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Pressure Building On "Disappointing" Cowboys Players

Going into this season the Dallas Cowboys expected a lot from its young players. A couple of them have not lived up to those expectations and the team is not pleased.

Christopher Hanewinckel-USA TODA

Correctly or not, the Dallas Cowboys have a reputation for, well, coddling their players. There is a long history of contracts that were too large and based on "flash in the pan" performances, or given to players who were old enough that the ensuing decline should have been anticipated. And any criticism of their performance was usually kept well-hidden from those outside the organization, with any public pronouncements generally supportive of the player.

Something seems to have changed. Following the rather embarrassing loss to the San Diego Chargers and with the undefeated Denver Broncos coming to AT&T Stadium, there have been some unaccustomed admonishments directed towards two players in particular, second-year cornerback Morris Claiborne and third-year linebacker Bruce Carter. No less surprising is the source, team owner and general manager Jerry Jones.

"I am disappointed," Jones said Thursday night. "They aren't playing better. I don't think I'm as disappointed as they are individually."

Jones said both are young players and he believes they will bounce back from their struggles - though he's doesn't deny that he expected more because of what was invested in them. - Clarence Hill Ft. Worth Star Telegram

And this does not look like a case of Jones going off on his own. That has always been something to consider with the Cowboys but lately his message has started to be more aligned with that of Jason Garrett and the rest of the coaching staff. It looks like this is the case here.

Those sound like things that may have been driven by Garrett who has long preached accountability. They certainly fit the things he has been saying since he got the head job. And he and Jerry Jones are joined by Jerry's son Stephen who is seen as the third member of the troika that runs things for the Cowboys.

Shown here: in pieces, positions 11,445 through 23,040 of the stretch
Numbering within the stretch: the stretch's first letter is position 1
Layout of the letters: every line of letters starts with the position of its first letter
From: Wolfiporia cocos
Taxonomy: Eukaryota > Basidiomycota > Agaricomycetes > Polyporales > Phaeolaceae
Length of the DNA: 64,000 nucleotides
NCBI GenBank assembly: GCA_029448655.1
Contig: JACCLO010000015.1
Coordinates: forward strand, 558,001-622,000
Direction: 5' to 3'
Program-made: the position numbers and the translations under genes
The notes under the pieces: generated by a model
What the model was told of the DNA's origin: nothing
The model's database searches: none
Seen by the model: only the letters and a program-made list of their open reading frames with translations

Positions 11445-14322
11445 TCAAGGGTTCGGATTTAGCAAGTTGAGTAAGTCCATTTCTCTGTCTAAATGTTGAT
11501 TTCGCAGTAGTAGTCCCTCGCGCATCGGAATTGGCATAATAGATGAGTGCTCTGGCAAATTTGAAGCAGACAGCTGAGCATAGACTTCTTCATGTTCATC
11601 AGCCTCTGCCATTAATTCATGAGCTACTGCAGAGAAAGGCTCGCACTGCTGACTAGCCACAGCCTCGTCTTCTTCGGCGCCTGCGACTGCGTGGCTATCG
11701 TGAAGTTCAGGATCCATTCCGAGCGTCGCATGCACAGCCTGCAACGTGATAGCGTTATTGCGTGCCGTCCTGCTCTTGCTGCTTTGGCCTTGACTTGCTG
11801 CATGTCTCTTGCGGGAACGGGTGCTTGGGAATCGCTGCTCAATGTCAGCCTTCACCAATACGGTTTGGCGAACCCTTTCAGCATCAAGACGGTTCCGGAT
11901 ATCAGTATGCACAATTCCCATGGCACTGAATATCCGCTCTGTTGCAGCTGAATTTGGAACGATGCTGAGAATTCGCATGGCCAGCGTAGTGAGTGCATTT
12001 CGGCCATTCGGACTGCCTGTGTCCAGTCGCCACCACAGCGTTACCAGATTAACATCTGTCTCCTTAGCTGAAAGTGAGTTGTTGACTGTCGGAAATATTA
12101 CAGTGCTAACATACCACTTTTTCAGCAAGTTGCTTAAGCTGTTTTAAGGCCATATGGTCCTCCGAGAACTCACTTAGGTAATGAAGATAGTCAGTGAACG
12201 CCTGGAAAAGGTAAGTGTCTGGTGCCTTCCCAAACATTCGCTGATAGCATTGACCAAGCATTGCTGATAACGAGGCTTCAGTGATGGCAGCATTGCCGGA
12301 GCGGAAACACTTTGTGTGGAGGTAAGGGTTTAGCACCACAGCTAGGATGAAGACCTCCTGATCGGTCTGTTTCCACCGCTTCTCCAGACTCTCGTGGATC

Claiborne isn't winning any points with executive vice president Stephen Jones, who declared Monday that it's time for the cornerback's "injury thing to leave the scene." - Chris Wesseling,

It certainly seems like a culture shift going on. The very public berating puts a new pressure on the players that was not the norm in Dallas. Carter and Claiborne will still have some significant roles to play against the Broncos and Peyton Manning but with these things out there, they are not likely to forget that their last game was not up to expectations. That is why Ernie Sims and Orlando Scandrick will get playing time Carter and Claiborne give up.

Stephen Jones was asked about the Carter situation during an interview on KRLD-FM and quoted in the Dallas Morning News.

"I would disagree with that. I really would. You know how stories can go and how things can get passed down. I think at the end of the day we have high expectations for Bruce Carter. We expect him to play at a certain level. I would say this: Monte and Rod, that defensive staff over there, have expectations for how our players should perform at certain levels and they certainly hold players accountable. If it means at some point somebody has reduced play time over the fact that they believe might not be they're potential, then certainly that can happen but I've never even heard of such things, in my mind, in terms of unforgivable. That's certainly in my mind, not the case."

At first, it looks like a denial all the way around, but when you read that carefully he seems to mostly be taking issue with the term "unforgivable". That is more a term inserted by Hill to describe why the coaches took the actions they did. I don't think it was meant to say that the players could not earn their positions back. Stephen Jones doesn't deny that the coaches would pull someone off the field for another player if warranted. All that he really says is that the offending players will have a chance to redeem themselves.

If there is a lesson to be learned here it would seem to be that patience is running out in Dallas. There is no more tolerance for lack of effort or focus. It is not an intolerance for mistakes but for not giving it all you have. I think that is why Terrance Williams has not been called out for his fumble, because while he made a serious mistake in protecting the ball he was at least giving it all he had. He is getting a chance to prove he learned something.

Carter and Claiborne are getting a chance as well. They have a chance to prove they don't need be kept on the bench. And it looks like they will have to prove that on the field.


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